The other one was amongst the first group of ten off the line...delivered to Bob, Peter, Greg, the Mackie recording studio, the testing dept and me. I'm guessing it's at least 14 years old. It's been in continual use since I took possession of it. Still works fine.
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Re: 14+ years on a D8B?

Postby Crash » Sat Mar 05, 2011 8:04 am

FrankH wrote:The arm rest has a floppydrive enclosure molded into it. That's how early this one is. The original plan was to build the CPU/power supply into the board itself...but that changed early on. No room, too noisy, RFI/EMI issues. This is probably one of (if not) the oldest working D8B in existence.

The other one was amongst the first group of ten off the line...delivered to Bob, Peter, Greg, the Mackie recording studio, the testing dept and me. I'm guessing it's at least 14 years old. It's been in continual use since I took possession of it. Still works fine.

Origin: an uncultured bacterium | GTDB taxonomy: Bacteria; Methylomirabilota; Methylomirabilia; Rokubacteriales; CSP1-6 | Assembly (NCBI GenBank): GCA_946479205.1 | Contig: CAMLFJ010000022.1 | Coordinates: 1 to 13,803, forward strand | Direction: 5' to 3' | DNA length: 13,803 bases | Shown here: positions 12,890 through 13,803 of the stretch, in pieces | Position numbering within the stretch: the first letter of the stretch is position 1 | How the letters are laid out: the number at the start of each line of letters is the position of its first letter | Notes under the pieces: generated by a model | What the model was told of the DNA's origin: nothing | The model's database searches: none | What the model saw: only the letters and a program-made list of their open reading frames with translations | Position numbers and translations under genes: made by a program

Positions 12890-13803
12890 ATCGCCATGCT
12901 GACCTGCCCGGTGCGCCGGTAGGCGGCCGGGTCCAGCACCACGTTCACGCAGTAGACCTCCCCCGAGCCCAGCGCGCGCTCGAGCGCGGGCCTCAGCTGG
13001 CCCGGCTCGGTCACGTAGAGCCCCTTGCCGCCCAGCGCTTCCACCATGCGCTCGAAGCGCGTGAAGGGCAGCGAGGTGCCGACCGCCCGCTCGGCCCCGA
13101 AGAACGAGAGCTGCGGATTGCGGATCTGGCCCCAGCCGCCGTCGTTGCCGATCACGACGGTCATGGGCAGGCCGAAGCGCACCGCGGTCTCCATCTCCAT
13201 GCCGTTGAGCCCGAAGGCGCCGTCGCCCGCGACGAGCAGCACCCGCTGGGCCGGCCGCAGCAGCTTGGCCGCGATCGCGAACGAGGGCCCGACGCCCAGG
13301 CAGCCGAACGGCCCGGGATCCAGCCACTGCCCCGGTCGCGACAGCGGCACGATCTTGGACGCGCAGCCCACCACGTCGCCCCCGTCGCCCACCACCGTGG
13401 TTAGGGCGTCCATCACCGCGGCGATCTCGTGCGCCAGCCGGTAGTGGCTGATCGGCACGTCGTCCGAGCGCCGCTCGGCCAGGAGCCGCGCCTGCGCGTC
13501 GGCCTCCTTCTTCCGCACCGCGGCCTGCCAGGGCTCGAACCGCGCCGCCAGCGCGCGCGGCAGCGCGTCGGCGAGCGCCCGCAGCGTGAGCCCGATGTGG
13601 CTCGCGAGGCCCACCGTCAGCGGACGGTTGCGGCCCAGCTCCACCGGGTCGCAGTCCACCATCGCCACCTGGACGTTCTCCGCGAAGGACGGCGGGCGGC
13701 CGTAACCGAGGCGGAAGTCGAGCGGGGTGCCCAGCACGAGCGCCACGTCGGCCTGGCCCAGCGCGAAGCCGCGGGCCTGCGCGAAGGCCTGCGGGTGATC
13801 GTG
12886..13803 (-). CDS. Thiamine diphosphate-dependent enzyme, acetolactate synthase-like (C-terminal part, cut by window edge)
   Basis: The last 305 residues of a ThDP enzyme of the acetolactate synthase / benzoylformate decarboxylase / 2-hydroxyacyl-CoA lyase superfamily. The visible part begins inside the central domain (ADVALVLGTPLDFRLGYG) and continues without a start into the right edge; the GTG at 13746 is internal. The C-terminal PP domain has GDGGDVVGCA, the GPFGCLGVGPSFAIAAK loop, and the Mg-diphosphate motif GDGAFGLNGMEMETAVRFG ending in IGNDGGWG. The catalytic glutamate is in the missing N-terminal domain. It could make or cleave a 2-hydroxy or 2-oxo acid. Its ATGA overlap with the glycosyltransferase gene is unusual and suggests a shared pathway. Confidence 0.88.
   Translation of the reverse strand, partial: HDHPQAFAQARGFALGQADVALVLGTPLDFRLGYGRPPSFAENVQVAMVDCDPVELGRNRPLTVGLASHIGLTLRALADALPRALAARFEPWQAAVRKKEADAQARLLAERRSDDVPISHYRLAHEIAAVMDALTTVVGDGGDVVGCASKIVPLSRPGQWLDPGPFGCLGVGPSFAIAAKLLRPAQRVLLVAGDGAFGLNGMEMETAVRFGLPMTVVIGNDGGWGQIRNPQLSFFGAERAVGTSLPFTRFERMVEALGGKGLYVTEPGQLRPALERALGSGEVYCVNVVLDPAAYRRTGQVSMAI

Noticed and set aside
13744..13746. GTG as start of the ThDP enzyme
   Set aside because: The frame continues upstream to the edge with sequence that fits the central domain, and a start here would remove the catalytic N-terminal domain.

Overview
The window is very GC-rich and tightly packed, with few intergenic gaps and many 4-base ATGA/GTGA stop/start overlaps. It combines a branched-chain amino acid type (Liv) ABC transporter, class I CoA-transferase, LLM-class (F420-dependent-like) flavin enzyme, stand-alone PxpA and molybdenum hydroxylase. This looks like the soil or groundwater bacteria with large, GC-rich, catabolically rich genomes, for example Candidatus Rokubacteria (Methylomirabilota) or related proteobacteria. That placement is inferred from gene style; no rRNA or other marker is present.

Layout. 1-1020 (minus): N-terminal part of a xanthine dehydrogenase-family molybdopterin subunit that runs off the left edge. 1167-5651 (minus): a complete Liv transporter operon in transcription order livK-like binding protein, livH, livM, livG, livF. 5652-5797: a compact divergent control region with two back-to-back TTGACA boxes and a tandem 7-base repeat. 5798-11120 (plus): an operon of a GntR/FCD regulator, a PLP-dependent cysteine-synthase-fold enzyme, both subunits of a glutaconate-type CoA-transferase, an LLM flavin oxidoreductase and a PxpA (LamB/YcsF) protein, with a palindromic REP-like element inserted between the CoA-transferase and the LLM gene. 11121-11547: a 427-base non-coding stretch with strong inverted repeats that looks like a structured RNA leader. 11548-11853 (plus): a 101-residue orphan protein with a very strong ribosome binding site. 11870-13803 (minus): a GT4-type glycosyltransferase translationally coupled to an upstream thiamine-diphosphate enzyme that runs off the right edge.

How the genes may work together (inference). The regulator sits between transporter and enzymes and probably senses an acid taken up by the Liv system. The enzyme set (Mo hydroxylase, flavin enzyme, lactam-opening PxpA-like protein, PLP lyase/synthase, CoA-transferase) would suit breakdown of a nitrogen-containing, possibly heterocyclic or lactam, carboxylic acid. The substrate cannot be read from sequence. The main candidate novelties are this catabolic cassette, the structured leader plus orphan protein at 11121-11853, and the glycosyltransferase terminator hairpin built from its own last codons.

I too, have the floppy armrest enclosure armrest, though my unit is not as old as yours. I have probably some of the first mixes ever done on a d8b but can't post them since the artist has not given said permission to do so. I did some mixes from a band that Keith Medley recorded on ADATs, probably a 32x8 analog console, just to get a vibe of the d8b in it's infancy. I imagine we are talking pre version 2 software, I remember the compressor GUI was all askew. My CPU power switch is also not production. I am not sitting in front of mine but I believe everyone has green plot light and mine is red.... or vice a versa.
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Re: 14+ years on a D8B?

Postby FrankH » Sat Mar 05, 2011 10:56 am

I have probably some of the first mixes ever done on a d8b

I guess I can top that. Did the first digital multitrack recordings and mixes on the D8B using that proto in NYC. Recorded an interesting and talented guitarist named Vicky Genfan and her band. We used those recordings for the first show demos. Used DA-88's for that.

BTW...I'm gonna guess yours is a single molded slot. There were two armrests proto'd for the floppydrive. Mine is the earliest: a hinged cover panel. Two pieces and easily breakable. Abandoned within weeks after every single door broke off on the protos. The single molded slot version actually went out the door on a few production models because they ran out of "no slot" armrests.